EMILY BELL: As we saw with Myspace, when a group of people just decide that something is better or quicker or easier, there's very low cost now to the transaction of moving between one network and another.
SINER: Facebook faces a lot of competition now from small social media companies that want a slice of the pie. And in October, the company admitted that the daily usage was declining among its youngest users: kids in their early teens.
That information led to speculation on Facebook's demise. Some say there are just too many parents on Facebook. It's not cool anymore. Teens are flocking to Snapchat and WhatsApp instead.
But here's Emily Bell.
BELL: What I wonder about, though, is whether, you know, we're now in a phase where it would be - it's going to take quite a lot to kill Facebook, just the more useful it becomes and the harder it becomes to stay away from it.
SINER: Facebook's size and reach are unprecedented for a social network. The Pew Research Center reports that 57 percent of all adults and nearly three out of four teens are on Facebook. That's a big network to just leave.
Bell says Facebook also understands the power of sharing photos and videos. That became more evident when Facebook bought the photo-sharing app Instagram. Things like that make the site very sticky.
BELL: Where you put your roots down and how easy it is to transport that network with you or, you know, transport your photographs, etcetera, is quite an important part of what keeps you using something.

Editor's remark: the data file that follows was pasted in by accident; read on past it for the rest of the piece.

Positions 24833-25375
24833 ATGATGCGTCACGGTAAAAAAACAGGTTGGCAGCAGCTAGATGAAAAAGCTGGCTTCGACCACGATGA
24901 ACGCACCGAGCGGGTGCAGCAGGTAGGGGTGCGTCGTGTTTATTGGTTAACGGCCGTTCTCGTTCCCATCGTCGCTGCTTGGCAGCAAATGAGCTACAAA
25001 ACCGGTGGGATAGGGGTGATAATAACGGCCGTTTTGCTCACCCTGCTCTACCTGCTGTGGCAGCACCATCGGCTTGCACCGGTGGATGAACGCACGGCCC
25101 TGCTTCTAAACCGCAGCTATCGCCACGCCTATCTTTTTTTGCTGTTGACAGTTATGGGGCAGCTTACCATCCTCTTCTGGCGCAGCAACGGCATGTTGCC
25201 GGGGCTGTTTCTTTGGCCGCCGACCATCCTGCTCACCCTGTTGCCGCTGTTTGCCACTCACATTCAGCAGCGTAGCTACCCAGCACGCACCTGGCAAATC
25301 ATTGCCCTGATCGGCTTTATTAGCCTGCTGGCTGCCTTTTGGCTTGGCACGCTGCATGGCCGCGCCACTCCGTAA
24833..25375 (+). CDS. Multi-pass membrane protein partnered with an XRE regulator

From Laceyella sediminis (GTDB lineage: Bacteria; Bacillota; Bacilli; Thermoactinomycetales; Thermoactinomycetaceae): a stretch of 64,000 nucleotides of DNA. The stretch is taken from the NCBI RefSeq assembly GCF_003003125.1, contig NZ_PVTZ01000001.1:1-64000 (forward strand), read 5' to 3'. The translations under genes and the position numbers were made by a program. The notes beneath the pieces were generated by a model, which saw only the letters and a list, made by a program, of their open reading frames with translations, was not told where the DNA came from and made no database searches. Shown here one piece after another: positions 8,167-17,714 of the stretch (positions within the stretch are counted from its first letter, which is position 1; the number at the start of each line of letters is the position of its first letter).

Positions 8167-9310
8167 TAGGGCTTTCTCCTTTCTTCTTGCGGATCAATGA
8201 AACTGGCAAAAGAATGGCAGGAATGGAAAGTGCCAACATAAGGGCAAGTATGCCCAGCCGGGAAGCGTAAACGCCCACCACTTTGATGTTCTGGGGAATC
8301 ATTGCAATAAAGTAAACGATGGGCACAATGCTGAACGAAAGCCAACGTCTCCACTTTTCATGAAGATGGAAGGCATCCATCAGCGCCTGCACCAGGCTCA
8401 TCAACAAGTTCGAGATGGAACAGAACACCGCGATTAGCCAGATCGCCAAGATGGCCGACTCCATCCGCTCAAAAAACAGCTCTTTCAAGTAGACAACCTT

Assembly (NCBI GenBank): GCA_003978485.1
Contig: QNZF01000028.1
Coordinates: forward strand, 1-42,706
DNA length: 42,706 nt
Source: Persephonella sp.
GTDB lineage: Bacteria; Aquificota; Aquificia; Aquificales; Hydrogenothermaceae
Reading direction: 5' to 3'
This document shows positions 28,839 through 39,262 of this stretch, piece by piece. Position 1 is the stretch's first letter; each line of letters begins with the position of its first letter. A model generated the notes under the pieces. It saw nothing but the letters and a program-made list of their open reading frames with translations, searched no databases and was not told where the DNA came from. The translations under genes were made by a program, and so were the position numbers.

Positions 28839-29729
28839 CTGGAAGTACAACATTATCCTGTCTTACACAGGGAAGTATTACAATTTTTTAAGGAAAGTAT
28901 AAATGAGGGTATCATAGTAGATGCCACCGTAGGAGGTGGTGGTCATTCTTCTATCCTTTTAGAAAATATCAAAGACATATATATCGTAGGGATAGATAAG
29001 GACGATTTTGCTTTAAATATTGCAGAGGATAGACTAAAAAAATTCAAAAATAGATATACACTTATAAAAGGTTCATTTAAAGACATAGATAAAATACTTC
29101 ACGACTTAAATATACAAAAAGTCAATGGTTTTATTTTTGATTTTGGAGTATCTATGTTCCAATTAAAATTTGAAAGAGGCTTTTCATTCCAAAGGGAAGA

SINER: And let's not forget: Facebook just reached $150 billion in market value. So it doesn't really need to be cool anymore to survive.
BUYON: At least, that's what CEO Mark Zuckerberg told The Atlantic in September.
MARK ZUCKERBERG: I mean, yeah, we're almost 10 years old, right. So - and we're definitely not, like, a niche thing at this point, right? I mean, there, so...
ZUCKERBERG: So, I mean, those angles on coolness are kind done for us. So - but I've never kind of focused on that. What I focused on is: Are we providing something fundamental that people can rely on and use and that's valuable every day?
SINER: For now, Facebook still has a loyal customer in 19-year-old Noah Buyon. When I asked if he could see himself deactivating his account, his response was resounding.
BUYON: No, never. And I say that so adamantly because I couldn't imagine a situation where I'd want to give up that kind of access to all of these people across the world that I care about.
SINER: Ten years from now, when Facebook turns 20, he says he'll still be checking his newsfeed.
Emily Siner, NPR News, Washington. Transcript provided by NPR, Copyright NPR.